A recent report by The Courier Mail has coined the ‘Super Mum Complex’, an alarming alcohol trend in Australia’s middle aged women.

The Queensland Department of Health reports that admissions to the Hospital Alcohol and Drug Service (HADS) has almost doubled in the last ten years for women ages 46 to 55[i], with a soaring number of women relying on their evening ‘wine o’clock’ to take the edge off the looming pressure.

Lorilea Huon, a registered psychologist at The Banyans Health and Wellness, reflects on this alarming trend, and the potential impact social media plays on cultural norms and the appearance that perhaps an evening glass of wine or two is a common daily ritual for mums and female working professionals.

Lorilea spoke to recent research, which indicates alcohol frequently being favourably depicted on social media platforms, and receiving positive responses[ii]. Example such as memes and hashtags such as “Mummy’s Medicine”, “They whine, we wine”, and #mummyneedsadrink. More to note however, is that it appears there is a relationship between exposure to alcohol related posts and higher rates of drinking in some populations [iii].


Understanding accidental alcohol misuse

Mummy bloggers around the world are being more open with their experiences. One lady wrote, “At some point, though, all the jokes about ‘mummy juice’ and ‘wine o’clock’ stopped being all that funny and relatable and started feeling awkward; and it’s only just recently that I’ve started to see why: they were ringing a little too true.”[iv]

One woman (who wishes to remain anonymous) has experienced accidental alcohol dependency first hand, with the pressures of being a full-time working mother leading her to an unhealthy relationship with alcohol. She says, “The hours between 4pm and 6:30pm really are witching hour for both mothers and working women,” she says. “To be honest, a glass wine does help soothe the tension, and it can be so easy to get into the habit of winding down with a glass or two most nights.”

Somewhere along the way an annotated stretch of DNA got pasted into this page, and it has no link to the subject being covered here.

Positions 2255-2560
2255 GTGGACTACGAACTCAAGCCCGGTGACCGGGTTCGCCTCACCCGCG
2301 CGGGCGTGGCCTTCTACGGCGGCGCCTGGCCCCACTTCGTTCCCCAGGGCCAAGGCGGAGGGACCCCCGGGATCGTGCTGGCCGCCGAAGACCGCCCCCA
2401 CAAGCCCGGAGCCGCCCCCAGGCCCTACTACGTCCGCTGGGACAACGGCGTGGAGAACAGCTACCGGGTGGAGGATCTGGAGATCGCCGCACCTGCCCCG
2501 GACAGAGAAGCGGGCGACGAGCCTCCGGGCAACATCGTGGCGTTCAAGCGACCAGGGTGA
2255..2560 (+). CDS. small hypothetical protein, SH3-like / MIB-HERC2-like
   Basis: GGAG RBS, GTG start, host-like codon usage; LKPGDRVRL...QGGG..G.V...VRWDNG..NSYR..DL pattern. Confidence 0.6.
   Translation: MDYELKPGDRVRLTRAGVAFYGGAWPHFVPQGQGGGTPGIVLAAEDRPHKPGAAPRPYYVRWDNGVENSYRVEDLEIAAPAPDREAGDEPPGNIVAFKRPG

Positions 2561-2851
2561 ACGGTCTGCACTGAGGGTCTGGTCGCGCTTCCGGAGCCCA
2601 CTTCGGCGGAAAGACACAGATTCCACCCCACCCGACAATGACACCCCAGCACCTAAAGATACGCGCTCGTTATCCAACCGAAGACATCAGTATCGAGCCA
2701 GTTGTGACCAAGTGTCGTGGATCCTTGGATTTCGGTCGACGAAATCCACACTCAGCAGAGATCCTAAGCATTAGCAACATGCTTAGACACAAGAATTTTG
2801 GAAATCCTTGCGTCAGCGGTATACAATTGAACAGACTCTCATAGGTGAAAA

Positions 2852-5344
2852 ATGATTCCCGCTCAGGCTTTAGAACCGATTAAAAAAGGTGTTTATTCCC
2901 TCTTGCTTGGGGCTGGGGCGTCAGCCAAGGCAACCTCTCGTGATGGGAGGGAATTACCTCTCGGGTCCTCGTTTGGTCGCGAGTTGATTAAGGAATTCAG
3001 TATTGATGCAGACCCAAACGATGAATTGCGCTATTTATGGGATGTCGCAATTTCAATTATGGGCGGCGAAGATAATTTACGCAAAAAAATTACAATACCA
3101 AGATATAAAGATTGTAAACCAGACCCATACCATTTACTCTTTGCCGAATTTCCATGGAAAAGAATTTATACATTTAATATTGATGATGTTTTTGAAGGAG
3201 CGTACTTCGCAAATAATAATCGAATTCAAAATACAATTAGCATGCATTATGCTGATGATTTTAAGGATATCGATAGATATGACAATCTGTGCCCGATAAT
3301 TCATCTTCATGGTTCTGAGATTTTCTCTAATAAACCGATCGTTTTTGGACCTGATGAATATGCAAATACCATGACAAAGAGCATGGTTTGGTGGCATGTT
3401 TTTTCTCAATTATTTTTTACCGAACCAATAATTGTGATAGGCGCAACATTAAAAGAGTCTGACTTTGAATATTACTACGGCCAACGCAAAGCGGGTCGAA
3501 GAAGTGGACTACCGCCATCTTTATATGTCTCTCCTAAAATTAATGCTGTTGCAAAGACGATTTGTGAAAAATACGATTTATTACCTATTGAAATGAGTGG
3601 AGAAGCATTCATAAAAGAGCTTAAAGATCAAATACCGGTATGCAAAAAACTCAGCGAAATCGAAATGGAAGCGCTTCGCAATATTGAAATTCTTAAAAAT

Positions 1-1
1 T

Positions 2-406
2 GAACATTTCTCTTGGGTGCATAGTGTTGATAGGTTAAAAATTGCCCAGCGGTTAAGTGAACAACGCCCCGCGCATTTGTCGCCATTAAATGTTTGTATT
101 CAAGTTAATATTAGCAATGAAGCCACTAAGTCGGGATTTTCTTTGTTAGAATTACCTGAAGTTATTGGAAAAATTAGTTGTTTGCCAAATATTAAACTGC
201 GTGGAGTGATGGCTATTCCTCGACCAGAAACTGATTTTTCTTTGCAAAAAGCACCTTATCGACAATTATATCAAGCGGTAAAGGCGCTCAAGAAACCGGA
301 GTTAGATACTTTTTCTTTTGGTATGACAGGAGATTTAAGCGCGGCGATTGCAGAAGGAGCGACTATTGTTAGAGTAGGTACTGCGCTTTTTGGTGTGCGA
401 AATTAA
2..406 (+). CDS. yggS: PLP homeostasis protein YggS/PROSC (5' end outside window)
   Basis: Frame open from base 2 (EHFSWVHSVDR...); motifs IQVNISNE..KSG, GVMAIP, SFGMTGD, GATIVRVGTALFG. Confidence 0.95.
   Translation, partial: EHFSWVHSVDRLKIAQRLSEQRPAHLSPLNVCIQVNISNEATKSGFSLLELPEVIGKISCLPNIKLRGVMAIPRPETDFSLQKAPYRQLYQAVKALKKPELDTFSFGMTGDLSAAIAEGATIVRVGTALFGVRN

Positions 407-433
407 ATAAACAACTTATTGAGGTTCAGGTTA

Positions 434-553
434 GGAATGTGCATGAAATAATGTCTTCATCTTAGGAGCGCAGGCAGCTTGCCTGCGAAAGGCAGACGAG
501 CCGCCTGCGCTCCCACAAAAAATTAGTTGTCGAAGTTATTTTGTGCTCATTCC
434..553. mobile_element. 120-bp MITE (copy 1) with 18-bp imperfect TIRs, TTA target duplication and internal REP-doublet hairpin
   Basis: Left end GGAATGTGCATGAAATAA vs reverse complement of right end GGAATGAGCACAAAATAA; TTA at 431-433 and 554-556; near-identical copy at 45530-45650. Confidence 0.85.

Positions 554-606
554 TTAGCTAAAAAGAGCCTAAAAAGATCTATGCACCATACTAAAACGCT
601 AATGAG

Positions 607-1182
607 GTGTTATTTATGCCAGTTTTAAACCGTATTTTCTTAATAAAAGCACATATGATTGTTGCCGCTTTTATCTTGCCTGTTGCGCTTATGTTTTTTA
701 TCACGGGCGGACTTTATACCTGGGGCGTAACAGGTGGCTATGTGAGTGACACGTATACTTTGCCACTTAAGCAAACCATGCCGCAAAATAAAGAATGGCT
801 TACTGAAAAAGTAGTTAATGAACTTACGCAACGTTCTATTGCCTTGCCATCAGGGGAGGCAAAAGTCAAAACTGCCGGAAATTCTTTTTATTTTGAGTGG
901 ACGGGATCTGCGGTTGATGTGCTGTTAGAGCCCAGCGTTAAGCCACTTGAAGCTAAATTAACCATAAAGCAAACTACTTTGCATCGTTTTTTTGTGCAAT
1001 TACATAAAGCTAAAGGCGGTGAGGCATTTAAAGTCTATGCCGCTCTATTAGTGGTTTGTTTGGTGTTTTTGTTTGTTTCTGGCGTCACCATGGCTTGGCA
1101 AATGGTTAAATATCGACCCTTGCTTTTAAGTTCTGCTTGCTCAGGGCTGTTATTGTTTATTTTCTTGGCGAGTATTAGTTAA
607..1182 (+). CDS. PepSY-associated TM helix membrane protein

The statistics lend themselves to support that more problematic drinking begins, and is maintained, in the home.


The annual DrinkWise reports (2018) showed that 63% of all alcohol consumption occurs in the home. This is leading to many people overlooking their alcohol dependency, as it becomes a part of their habitual day to day routine. “It’s important that women are aware of how our thoughts, beliefs and culture of ‘wine o’clock’ may be contributing to unhealthy behaviours and it helps to be mindful of how our ideas shape what we determine to be ‘normal.’”


Alcohol becomes a coping mechanism for stressed out mums

One mother says that many women believe that they “don’t have the time to turn to healthy coping mechanisms,”[v] like exercise, meditation or therapy.

Lorilea agrees. “People are becoming more aware of the options for more healthy coping strategies. However, it seems older females may not be so quick to make these changes, compared to the changing trends we are seeing in young people. Although there may be many sociological, psychological and public-health related factors such as education which may contribute to the decrease in problematic drinking in young people, these changes are not reflected in older generations.”

“When we often think of problematic drinkers, an image of young nightclub goers is usually conjured. However, what mums in these age brackets may have is increased resources (i.e. time and money) to drink more regularly, and higher incidents of life events and social transitions (such as grief and loss, illness, loneliness, changing in occupation & adjustment to parenting) that may lead to using alcohol to cope.”[vi]